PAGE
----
Multiplication in decimal systems is inefficient. FFT multiplication works by converting the numbers to and from a more efficient representation where multiplication is O(n) and embarrassingly parallel (convolution vs pointwise multiplication).If I'm not mistaken addition is also trivial in this representation, and since no other operations are required, the entire computation can be done in the FFT space.This definitely works in a residue number system, where a chinese remainder transform is used instead of an FFT. (CRT and FFT are algebraically related)In short, you can create a massive parallel cluster of computers computing parts of the result without interaction, and then in the end combine the results using a single huge pass of FFT.
 This article was a lot more involved than I was expecting. It was quite refreshing to see it go through pretty much every trick method I have ever heard of, and then keep going for a long time. Well done!
 For students learning introduction to algorithms, I have implementations for 12 simple Bibonacci number computation algorithms at https://github.com/alidasdan/fibonacci-number-algorithms . A related paper is at https://arxiv.org/abs/1803.07199 . Hope they can be useful.
 Something that people often seem to miss when talking about this sort of thing is that any correct exact algorithm to compute Fibonacci numbers must use exponential time and space — simply because the size of the correct exact output is exponential in the size of the input.
 OK, I see this response is getting downvoted. Here's a PSA on arithmetic.The function n -> 2^n takes input of size O(log(n)) and returns output of size O(n).Of course, n = 2^(log n), so our function takes exponential time/space in input size to simply write the output.The Fibonacci function is like that.Of course, discussions of complexity become cumbersome if you don't specify variables; that's why we talk about complexity in n of computing Fib(n).Potato, potato anyway.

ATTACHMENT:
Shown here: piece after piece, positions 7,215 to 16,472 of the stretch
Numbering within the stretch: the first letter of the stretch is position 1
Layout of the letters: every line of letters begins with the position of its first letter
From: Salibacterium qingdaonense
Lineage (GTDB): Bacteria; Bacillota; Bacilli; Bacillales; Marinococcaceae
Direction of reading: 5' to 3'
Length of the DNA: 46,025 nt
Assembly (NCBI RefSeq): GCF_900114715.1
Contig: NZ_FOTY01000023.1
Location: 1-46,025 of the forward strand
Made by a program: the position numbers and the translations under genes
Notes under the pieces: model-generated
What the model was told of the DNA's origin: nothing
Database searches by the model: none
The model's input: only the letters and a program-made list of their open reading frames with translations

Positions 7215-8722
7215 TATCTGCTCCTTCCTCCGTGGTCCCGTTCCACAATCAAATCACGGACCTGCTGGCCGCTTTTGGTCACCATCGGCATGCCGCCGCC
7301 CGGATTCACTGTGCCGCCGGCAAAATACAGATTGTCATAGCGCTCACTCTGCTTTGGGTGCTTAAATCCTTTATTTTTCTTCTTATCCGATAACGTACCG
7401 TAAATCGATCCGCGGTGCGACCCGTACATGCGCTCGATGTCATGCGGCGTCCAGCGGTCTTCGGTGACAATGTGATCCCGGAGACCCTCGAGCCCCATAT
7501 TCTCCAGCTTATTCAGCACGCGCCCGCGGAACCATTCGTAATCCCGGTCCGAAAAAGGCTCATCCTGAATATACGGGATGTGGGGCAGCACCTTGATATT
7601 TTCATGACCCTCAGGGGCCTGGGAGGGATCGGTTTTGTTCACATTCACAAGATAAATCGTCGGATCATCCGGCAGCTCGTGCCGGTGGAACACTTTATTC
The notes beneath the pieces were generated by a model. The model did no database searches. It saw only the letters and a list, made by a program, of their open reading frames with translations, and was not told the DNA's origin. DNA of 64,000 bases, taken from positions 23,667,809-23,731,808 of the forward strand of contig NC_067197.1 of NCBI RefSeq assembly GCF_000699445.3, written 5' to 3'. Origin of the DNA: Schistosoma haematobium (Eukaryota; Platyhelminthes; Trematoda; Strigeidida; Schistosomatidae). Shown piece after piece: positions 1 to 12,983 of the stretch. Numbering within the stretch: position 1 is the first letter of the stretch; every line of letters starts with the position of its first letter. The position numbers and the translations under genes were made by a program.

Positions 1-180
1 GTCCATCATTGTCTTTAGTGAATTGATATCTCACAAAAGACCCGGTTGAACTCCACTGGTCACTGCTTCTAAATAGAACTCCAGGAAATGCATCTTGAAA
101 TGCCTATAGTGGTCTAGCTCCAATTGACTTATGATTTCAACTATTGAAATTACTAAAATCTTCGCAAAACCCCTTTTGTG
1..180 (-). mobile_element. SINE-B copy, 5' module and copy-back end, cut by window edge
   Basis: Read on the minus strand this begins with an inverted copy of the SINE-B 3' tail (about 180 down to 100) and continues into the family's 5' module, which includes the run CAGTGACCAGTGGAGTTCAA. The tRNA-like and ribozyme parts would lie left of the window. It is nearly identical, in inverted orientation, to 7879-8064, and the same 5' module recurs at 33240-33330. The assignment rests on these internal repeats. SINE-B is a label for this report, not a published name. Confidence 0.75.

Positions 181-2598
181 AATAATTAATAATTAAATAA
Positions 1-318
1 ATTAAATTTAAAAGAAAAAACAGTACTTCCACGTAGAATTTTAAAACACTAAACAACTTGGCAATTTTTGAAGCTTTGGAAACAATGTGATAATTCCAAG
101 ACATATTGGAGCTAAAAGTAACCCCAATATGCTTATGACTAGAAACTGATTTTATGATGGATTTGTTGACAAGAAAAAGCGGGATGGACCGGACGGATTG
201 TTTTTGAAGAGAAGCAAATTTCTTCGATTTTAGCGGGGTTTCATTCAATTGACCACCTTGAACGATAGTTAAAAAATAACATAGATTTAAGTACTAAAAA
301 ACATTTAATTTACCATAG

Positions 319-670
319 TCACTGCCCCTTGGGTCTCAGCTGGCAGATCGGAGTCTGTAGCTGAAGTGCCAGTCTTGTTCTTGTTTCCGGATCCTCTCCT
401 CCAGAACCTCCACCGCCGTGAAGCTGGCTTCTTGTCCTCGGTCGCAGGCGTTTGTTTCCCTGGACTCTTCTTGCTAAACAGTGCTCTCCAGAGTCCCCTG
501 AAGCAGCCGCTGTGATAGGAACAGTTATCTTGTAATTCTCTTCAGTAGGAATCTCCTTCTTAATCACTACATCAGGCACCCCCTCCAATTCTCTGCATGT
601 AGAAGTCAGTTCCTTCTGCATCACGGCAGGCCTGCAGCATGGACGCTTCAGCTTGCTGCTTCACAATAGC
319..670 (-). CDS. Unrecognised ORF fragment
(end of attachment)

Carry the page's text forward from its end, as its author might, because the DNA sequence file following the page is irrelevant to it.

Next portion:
No, the size of the output is linear in the size of the input. (The Fibonacci numbers themselves grow exponentially, but the size of the output goes like the log of the number itself.)
 * linear in input, not size of the input :)
 You're right. I stand corrected.
 You need O(log(n)) of bits to write down the input. So the output size is indeed exponential.Size of input: O(log n)Size of output: O(log(c^n)) = O(n)
 This is one of my favorite forms of fibonacci, because it unwinds the recurrence relation without having to apply some kind of relation/master-theorem to it. Rather it describes it as a relation in a way that allows square-and-multiply.
 The article claims the scalar exponential solution is O(1) - this is incorrect because the exponential of a scalar is still O(logN).
 What N?Floating point operations might be limited in precision (and range to some extend), but pretty much any you'll normally encounter will be O(1). Unless you require arbitrary precision.
 By exactly the same reasoning, every algorithm is O(1) because your computer is a finite object and so the size of the data is bounded.
 It may not seem like it, but you can generalise this to any matrix. Compute the minimal polynomial of the matrix, that is, the least degree polynomial P such that P(A) = 0 and the first coefficient is 1. Then, if you want to compute A^n, first compute the polynomial x^n mod P, then plug in A.In this case P(x) = x^2 - x - 1, and any polynomial Q looks like ax + b mod P, so we only have to keep track of two numbers (a,b), instead of the four numbers in the matrix A^n.In general this allows you to reduce the k^2 numbers to k numbers.
 The fastest way to compute a Fibonacci number is to simply look in up on the Internet -- not kidding. There was a coding challenge that I did a couple months back which required the cumulative sum of powers of two and the fibonacci sequence, and I just did that. We can talk about faster, general algorithms but most of the time, we are bounded by resources. For example, for the nth Fibonacci number, n will be bounded by some constant. So why not look it up? It's good for playing with theory though.Edit: Fibonacci may be a specific example, but I wondered how much wasted computation has been spent on calculating the same problem on the same input.
 If you're wondering about wasted computation, consider how much energy is expended when you look up a Fibonacci number on the internet.
 I believe Binet's formula is the fastest: http://www.maths.surrey.ac.uk/hosted-sites/R.Knott/Fibonacci...
 The article mentions it.> There exist several closed-form solutions to Fibonacci sequence which gives us the> false hope that there might be an O(1) solution. Unfortunately they all turn out to> be non-optimal if you want an exact solution for a large n.